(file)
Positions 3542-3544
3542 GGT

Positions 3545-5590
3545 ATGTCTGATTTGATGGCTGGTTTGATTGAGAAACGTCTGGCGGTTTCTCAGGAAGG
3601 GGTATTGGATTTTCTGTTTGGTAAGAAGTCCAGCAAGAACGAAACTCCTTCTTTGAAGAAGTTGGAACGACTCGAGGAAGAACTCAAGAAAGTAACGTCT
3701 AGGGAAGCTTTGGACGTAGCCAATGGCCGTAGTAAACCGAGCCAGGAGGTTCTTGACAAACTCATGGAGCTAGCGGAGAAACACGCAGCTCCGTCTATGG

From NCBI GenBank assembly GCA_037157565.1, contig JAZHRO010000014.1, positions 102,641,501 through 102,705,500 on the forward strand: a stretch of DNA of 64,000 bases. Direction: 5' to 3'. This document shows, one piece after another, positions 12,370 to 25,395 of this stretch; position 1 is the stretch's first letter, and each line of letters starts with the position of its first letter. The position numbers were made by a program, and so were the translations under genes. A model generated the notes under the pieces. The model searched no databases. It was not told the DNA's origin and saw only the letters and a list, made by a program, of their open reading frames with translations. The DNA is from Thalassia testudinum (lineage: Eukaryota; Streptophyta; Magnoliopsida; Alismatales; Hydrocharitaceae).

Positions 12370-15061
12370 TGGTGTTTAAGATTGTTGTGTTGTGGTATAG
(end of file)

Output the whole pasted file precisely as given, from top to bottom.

Positions 3542-3544
3542 GGT

Positions 3545-5590
3545 ATGTCTGATTTGATGGCTGGTTTGATTGAGAAACGTCTGGCGGTTTCTCAGGAAGG
3601 GGTATTGGATTTTCTGTTTGGTAAGAAGTCCAGCAAGAACGAAACTCCTTCTTTGAAGAAGTTGGAACGACTCGAGGAAGAACTCAAGAAAGTAACGTCT
3701 AGGGAAGCTTTGGACGTAGCCAATGGCCGTAGTAAACCGAGCCAGGAGGTTCTTGACAAACTCATGGAGCTAGCGGAGAAACACGCAGCTCCGTCTATGG

From NCBI GenBank assembly GCA_037157565.1, contig JAZHRO010000014.1, positions 102,641,501 through 102,705,500 on the forward strand: a stretch of DNA of 64,000 bases. Direction: 5' to 3'. This document shows, one piece after another, positions 12,370 to 25,395 of this stretch; position 1 is the stretch's first letter, and each line of letters starts with the position of its first letter. The position numbers were made by a program, and so were the translations under genes. A model generated the notes under the pieces. The model searched no databases. It was not told the DNA's origin and saw only the letters and a list, made by a program, of their open reading frames with translations. The DNA is from Thalassia testudinum (lineage: Eukaryota; Streptophyta; Magnoliopsida; Alismatales; Hydrocharitaceae).

Positions 12370-15061
12370 TGGTGTTTAAGATTGTTGTGTTGTGGTATAG